Productivity through biodiverse rangelands

The ILSC’s agribusinesses operate in a diverse range of ecosystems and works to manage its environmental impact.

Productivity through biodiverse rangelands

The ILSC aims to achieve positive environmental impact and uses best-practice techniques, while remaining commercially successful and providing employment and training benefits for Aboriginal and Torres Strait Islander people.


The ILSC supports sustainable land management, and is exploring the use of a Natural Capital Accounting system as part of demonstrating sustainability in land use and collecting data that could be used to support the development of payments for ecosystems services markets. 

Property Management Planning

The ILSC undertakes property management planning that aims to enhance productive grazing capacity and protect areas of high cultural and ecological significance. This incorporates cultural and ecological values and science on landscape processes, land systems, land condition, climate and biodiversity.

Endangered Species Management

In conjunction with Indigenous land owners, the ILSC is managing key threatened species habitats, including the Golden Shouldered Parrot, Swift Parrot, Forty Spotted Pardalote, Eastern Quoll, and Gouldian Finch. Some of these management activities include:

  • collaboration with leading ecological research institutions
  • habitat renewal by planting key tree species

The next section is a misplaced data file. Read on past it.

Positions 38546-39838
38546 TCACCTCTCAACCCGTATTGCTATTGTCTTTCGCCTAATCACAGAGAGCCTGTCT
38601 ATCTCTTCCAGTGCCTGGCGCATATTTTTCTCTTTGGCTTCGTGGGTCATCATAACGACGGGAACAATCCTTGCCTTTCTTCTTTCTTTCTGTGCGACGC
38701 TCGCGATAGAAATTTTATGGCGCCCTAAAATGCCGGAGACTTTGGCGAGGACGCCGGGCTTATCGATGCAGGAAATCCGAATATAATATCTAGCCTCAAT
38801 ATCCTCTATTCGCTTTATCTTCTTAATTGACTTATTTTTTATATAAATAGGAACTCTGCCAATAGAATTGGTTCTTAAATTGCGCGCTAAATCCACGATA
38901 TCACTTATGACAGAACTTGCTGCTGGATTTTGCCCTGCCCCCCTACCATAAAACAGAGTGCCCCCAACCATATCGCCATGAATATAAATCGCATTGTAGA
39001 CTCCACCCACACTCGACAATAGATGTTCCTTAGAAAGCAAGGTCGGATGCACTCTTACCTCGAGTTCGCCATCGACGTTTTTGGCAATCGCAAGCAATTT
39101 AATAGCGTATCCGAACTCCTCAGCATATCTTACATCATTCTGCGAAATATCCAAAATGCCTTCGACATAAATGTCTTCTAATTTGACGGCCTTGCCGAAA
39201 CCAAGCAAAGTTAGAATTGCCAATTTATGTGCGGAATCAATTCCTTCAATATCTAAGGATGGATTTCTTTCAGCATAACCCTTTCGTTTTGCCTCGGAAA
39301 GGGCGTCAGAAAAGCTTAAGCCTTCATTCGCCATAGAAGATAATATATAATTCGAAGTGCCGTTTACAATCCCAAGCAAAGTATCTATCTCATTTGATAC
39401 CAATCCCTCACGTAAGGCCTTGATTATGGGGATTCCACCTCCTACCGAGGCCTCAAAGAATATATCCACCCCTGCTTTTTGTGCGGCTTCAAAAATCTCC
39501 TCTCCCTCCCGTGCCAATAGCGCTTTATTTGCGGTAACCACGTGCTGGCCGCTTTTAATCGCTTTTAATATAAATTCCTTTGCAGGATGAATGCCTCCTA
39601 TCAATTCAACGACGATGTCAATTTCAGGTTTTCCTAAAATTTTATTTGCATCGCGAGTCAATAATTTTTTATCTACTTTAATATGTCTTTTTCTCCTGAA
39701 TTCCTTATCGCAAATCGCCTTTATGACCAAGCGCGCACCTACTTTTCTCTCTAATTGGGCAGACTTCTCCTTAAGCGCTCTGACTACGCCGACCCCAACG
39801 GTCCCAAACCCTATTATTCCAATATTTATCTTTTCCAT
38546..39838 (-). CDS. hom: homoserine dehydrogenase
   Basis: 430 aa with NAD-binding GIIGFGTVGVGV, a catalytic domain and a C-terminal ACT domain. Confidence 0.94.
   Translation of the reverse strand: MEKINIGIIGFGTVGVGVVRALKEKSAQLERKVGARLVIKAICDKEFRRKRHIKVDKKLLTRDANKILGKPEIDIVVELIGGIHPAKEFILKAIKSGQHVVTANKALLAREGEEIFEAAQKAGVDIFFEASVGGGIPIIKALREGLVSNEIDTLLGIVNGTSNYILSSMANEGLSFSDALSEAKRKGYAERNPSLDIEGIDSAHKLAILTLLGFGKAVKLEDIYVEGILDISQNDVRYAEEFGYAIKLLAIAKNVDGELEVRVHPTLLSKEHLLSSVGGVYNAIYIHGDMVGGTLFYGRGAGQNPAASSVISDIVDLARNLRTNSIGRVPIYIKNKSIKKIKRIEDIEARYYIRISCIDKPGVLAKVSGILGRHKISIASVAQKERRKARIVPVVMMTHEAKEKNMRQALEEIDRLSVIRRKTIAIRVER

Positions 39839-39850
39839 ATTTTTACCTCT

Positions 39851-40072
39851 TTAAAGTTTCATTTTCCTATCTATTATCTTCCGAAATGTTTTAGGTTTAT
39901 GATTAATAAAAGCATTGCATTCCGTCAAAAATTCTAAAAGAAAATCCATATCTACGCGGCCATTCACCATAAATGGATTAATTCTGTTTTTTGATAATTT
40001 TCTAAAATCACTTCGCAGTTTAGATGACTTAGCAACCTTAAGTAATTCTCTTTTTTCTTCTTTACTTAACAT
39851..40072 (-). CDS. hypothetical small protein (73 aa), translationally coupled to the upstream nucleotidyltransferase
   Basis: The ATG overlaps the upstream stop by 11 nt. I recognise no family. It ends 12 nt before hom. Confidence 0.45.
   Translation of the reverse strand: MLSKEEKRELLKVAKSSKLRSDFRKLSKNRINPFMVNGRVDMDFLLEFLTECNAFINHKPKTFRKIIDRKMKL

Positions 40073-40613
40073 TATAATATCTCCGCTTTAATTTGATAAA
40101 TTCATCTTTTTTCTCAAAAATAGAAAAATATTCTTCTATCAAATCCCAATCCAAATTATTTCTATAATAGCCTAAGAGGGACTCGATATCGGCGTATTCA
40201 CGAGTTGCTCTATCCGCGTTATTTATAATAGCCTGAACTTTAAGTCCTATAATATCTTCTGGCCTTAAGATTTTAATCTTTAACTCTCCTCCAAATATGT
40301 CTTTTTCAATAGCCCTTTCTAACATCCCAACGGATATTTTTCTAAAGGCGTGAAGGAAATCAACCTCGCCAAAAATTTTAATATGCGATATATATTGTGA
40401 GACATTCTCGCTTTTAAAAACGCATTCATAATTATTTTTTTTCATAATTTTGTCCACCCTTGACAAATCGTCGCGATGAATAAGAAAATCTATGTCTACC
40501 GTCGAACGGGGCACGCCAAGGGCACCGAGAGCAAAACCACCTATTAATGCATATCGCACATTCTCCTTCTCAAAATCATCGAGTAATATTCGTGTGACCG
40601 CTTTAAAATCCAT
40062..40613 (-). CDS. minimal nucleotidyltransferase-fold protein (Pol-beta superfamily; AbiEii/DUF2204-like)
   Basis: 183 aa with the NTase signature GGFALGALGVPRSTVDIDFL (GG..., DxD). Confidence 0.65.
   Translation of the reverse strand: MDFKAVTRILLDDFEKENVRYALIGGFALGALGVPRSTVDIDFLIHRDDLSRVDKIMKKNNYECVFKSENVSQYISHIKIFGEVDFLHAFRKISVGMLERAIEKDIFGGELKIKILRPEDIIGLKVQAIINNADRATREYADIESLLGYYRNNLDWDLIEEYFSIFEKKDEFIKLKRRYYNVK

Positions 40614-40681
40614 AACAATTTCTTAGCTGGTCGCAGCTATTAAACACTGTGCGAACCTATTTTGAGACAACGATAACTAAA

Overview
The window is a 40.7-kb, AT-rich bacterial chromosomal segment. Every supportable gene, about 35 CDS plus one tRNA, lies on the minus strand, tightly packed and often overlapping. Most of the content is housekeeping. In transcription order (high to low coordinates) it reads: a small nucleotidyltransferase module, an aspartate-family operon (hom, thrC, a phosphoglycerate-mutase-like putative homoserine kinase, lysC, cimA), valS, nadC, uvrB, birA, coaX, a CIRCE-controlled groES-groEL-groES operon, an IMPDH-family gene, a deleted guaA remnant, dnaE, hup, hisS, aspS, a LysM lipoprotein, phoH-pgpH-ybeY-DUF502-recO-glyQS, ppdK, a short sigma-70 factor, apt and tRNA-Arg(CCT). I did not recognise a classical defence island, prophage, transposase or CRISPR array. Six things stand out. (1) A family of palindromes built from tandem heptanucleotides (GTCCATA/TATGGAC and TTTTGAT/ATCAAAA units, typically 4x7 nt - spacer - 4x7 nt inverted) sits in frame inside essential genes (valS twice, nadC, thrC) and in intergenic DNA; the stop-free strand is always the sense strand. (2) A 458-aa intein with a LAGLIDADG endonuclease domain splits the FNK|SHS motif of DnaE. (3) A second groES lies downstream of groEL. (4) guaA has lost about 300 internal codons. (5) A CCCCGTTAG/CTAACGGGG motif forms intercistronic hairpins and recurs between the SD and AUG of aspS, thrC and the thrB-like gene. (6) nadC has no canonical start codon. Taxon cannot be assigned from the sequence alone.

• installation of nest boxes
  • species sensitive grazing management, and
  • prescriptive fire management.

Rivers, waterholes and wetlands

The ILSC aims to protect environmental values in riparian zones using a number of techniques, including:

  • strategic stock exclusion
  • establishing off-river water points
  • riparian monitoring, and
  • re-establishment of natural flows where possible.

Brolgas enjoy the natural wetlands on Roebuck Plains Station, where the ILSC grazes 15,000 head of cattle. Land owners have declared an Indigenous Protected Area (IPA) over much of the property – the first IPA over a commercial cattle station. The collaboration with Nyamba Buru Yawuru to manage multiple values demonstrates the ILSC’s commitment to enhancing cultural, environmental and economic outcomes for Indigenous people.

Weeds Management

The ILSC has adopted a strategic approach to weeds management, aligned with national strategies for Weeds of National Significance and state-based approaches, to ensure cost-effective protection of natural ecosystems.

Grazing Management

ILSC pastoral managers and senior Indigenous staff undertake grazing land managment training to enhance their ability to maintain land condition, productive capacity and biodiversity, matching stock numbers to current carrying capacity. Pastoral managers have undertaken training in Grazing Land Management.